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NEW DELHI : New box office releases from southern India studios, which will be dubbed in multiple languages and released across the country, especially in the Hindi heartland, plan to increase their marketing budgets by up to 20-25 crore for each film to widen their audience appeal.

Titles such as RRR, KGF: Chapter 2, Adipurush, Radhe Shyam, and Prabhas’ untitled project with Deepika Padukone slated for launch in the coming months will explore print, digital and outdoor advertising, as well as events and media interactions across states in a shift in strategy for southern studios who have traditionally refrained from aggressive movie promotions.

“Southern studios are definitely looking at a completely different scale of marketing; going beyond tier-one and tier-two cities to grab eyeballs and manage engagement at an all-India level before the release of their films," said Shahir Muneer, founder and director at Divo, a Chennai-based music and media company working on marketing campaigns of several such projects.

For instance, the team of a film like KGF would track the response to the teaser and trailer state-wise and use the information to push the film in various north Indian markets, besides gauging what gaps need to be addressed, Muneer said.

Besides getting lead stars like Ram Charan and Jr. NTR, in the case of RRR, to travel to various cities, studios are investing in tying up with publicity agencies and making sure posters and song video clips are visible on social media. While digital will definitely be the biggest push; going forward, there is also a television, print and outdoor advertising plan for these films, Muneer said.

Currently, the entire ticket sales in tier-one cities happens online, with the figure at 60-70% in tier-two cities, Muneer said, adding that lot of the decision-making by potential viewers is thereby based on the trailer.

Southern filmmakers are looking at bigger marketing campaigns with their releases going pan-India and increased viewership in both north and west India, said Amol Roy, founder of digital marketing agency The Shutter Cast. He cited the example of Allu Arjun’s Pushpa- The Rise: Part One, whose songs and dialogues, though dubbed in Hindi, created buzz among northern viewers and even saw cricketers such as Suresh Raina and David Warne put out videos on Instagram. “They (filmmakers and studios) will be focusing and investing a lot on influencer marketing as well," Roy said.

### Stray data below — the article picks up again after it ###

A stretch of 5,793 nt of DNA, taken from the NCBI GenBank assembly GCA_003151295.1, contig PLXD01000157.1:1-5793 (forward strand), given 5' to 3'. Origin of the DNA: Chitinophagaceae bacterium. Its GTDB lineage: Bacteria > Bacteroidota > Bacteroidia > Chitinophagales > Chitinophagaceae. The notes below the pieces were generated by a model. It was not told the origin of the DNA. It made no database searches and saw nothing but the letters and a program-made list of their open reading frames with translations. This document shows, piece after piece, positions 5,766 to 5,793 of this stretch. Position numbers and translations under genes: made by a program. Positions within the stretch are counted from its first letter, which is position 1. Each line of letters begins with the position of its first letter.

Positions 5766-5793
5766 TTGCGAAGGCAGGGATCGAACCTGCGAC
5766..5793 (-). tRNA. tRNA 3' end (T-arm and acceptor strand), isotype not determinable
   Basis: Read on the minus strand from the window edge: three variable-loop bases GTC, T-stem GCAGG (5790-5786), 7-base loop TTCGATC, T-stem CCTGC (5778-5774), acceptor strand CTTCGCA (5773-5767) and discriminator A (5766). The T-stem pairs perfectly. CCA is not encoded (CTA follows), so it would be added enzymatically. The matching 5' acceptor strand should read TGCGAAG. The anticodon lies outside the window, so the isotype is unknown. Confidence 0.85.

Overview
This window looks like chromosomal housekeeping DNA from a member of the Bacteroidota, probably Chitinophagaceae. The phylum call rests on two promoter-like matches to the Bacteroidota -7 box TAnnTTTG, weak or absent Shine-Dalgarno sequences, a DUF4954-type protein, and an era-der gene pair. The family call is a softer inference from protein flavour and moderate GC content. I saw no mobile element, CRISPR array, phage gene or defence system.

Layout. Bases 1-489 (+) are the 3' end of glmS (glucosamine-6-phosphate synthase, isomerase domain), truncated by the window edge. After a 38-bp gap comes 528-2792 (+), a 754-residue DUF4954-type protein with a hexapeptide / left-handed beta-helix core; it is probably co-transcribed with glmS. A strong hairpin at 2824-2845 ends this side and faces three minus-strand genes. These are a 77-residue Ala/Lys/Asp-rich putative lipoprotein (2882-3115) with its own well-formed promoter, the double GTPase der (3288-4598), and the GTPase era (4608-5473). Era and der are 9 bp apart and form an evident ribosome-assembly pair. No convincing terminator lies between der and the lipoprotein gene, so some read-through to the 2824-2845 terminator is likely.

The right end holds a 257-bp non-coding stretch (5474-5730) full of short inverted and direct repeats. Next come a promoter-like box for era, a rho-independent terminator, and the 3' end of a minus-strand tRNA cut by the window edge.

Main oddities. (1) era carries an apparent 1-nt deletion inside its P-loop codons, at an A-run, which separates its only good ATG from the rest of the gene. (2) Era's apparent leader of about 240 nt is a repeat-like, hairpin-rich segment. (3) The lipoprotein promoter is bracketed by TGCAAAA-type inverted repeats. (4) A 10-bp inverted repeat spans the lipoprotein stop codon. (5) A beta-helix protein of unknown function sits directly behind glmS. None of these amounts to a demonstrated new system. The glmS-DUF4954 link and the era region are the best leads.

Increasing marketing spends are commensurate with potential box office earnings that southern filmmakers have come to expect with market expansion and audience acceptance across India, said Vijay Subramaniam, group chief executive officer and co-founder of talent management agency Collective Artists Network, formerly known as KWAN.

The dubbed Hindi version of Pushpa fetched more than 107 crore at last count. “The south invasion is a lot like the inroads Hollywood and Marvel films made into India," Subramaniam said referring to localization efforts by American studios that led popular Indian stars dub for Hollywood films and brand collaborations over the past few years. SS Rajamouli’s RRR, for instance, had tied up with multiplex chain PVR Cinemas wherein the latter put out a video saying it will be referred to as PVRRR for the next few months in anticipation of the film’s release. “A great cultural exchange is happening with a lot of south-based actors, where they are seeing the Bollywood market increase...," Shrenik Gandhi, chief executive and co-founder of digital agency White Rivers Media said.

The south market works in a different way and the audience is used to a style where the actors will not promote themselves a lot. Also, south actors are seen as people's stars. However, when it comes to Bollywood movie promotions, the scale is different and they are learning tricks of the trade and adapting well to it, Gandhi added.

The battle will become stronger once southern films match Hindi film marketing budgets, but considering the revenue opportunities, it’s a no brainer, said Harikrishnan Pillai, CEO and co-founder, TheSmallBigIdea, a digital and social media marketing agency. “This also means that Hindi films will look at being pan-India films in the real sense. They have already begun dubbing in languages and in a few months, a Malayalam publication could be writing about competition coming in from dubbed Hindi films," Pillai said.

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